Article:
Facebook employs "Porn Cops," who roam the digital corridors of the social networking site and make sure no one's posting pictures with too many pink pixels and the like. This team's work is being profiled over at Newsweek, but it raises a scary thought: Is Facebook a new arbiter of social morality?
Facebook wants to avoid slipping down the same porn slope that MySpace lost its footing on, which is why it employs this team of 150 people to keep the site clean.
Check out Newsweek's description of the work of team-member Simon Axten:
Next up: a young woman in panties only, covering her breasts with her hands. "That's pretty close," Axten says, pondering the image. There's nothing arbitrary about his judgments: at Facebook, they have developed semiformal policies like the Fully Exposed Butt Rule, the Crack Rule and the Nipple Rule. In this photo there's no visible areola, he decides, so it stays.
Sounds relatively inoffensive doesn't it. But, and this is critical, it's Facebook that sets those rules--there's no Cable TV Watchdog equivalent, no law requiring Facebook to delete someone's offensively name-calling comment, or to can a photo of a "girl blowing an epic cloud of pot smoke" (which Axten did.)
That Nipple Rule already upset hundreds of thousands of people recently when it was used to remove photos of women breastfeeding, but just those with a hint of areola showing. That rule book also seems U.S.-centric, which is at odds with Facebook's global audience. For example, photos of underage drinking are ditched if people complain, but the legal drinking age across the world varies considerably--in Portugal it's just 16. Similarly, a photo of public pot smoking would be of an entirely legal act if it were taken in Amsterdam.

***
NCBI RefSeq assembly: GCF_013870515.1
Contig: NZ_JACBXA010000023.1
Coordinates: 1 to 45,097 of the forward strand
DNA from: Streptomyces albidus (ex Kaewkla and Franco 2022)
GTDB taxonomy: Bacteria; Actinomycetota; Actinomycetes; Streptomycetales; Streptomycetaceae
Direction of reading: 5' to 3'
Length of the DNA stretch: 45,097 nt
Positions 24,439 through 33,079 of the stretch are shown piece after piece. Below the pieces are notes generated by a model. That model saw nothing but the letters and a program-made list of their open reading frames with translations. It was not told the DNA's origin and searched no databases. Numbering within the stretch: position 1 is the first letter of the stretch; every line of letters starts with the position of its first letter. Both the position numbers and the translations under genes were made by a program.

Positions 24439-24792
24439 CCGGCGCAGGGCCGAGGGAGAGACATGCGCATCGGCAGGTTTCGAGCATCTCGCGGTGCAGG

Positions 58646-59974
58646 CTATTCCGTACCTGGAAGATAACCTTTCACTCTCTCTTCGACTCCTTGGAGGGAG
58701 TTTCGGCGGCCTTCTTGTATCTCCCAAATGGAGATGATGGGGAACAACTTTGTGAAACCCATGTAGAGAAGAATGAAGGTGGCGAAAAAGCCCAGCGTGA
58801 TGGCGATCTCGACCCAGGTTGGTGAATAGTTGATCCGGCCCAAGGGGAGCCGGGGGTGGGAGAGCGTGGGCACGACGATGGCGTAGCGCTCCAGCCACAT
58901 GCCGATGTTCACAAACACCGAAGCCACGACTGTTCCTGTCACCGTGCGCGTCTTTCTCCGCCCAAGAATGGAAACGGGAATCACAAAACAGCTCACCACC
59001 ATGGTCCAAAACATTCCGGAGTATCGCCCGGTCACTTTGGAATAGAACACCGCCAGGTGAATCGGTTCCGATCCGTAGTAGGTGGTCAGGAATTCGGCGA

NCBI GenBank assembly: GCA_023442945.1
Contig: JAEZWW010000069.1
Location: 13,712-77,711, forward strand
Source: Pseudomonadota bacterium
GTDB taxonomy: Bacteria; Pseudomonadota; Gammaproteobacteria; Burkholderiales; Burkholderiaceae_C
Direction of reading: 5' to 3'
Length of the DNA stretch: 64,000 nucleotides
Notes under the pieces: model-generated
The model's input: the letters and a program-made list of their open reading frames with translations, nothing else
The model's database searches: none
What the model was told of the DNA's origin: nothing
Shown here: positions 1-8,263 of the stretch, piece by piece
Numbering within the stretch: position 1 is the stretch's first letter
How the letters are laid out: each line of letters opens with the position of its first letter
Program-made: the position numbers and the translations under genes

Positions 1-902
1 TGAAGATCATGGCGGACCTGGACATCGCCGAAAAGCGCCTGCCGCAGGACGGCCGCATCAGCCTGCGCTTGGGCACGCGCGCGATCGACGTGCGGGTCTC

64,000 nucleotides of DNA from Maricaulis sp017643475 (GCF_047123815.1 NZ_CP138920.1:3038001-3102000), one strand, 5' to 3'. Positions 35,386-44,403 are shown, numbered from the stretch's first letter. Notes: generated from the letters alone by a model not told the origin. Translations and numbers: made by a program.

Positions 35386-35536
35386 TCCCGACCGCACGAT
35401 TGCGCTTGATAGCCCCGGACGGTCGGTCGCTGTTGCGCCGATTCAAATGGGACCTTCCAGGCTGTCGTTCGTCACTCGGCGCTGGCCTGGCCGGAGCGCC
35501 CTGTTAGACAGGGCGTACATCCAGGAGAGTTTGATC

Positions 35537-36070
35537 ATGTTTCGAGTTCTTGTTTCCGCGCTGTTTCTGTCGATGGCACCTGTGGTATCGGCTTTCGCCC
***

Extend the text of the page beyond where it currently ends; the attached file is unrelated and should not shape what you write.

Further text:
In our digital world, where millions log on to engage in social networking on a minute-by-minute basis, do we want Facebook, to become the model for moral standards across the globe? Most certainly not. The site's rules are effectively arbitrary, despite what Newsweek says, and they're designed to appease corporate advertisers as much as protect the public. The only issue is that there are just two clear alternatives: Public regulation (which just wouldn't work, given how out-of-touch public bodies often are...remember the hilarious over-reaction to Janet Jackson's Super Bowl accident?) and no regulation at all. Net neutrality thinkers may prefer that option, but with millions of dollars to be made from advertising, it's clear Facebook wouldn't go that route.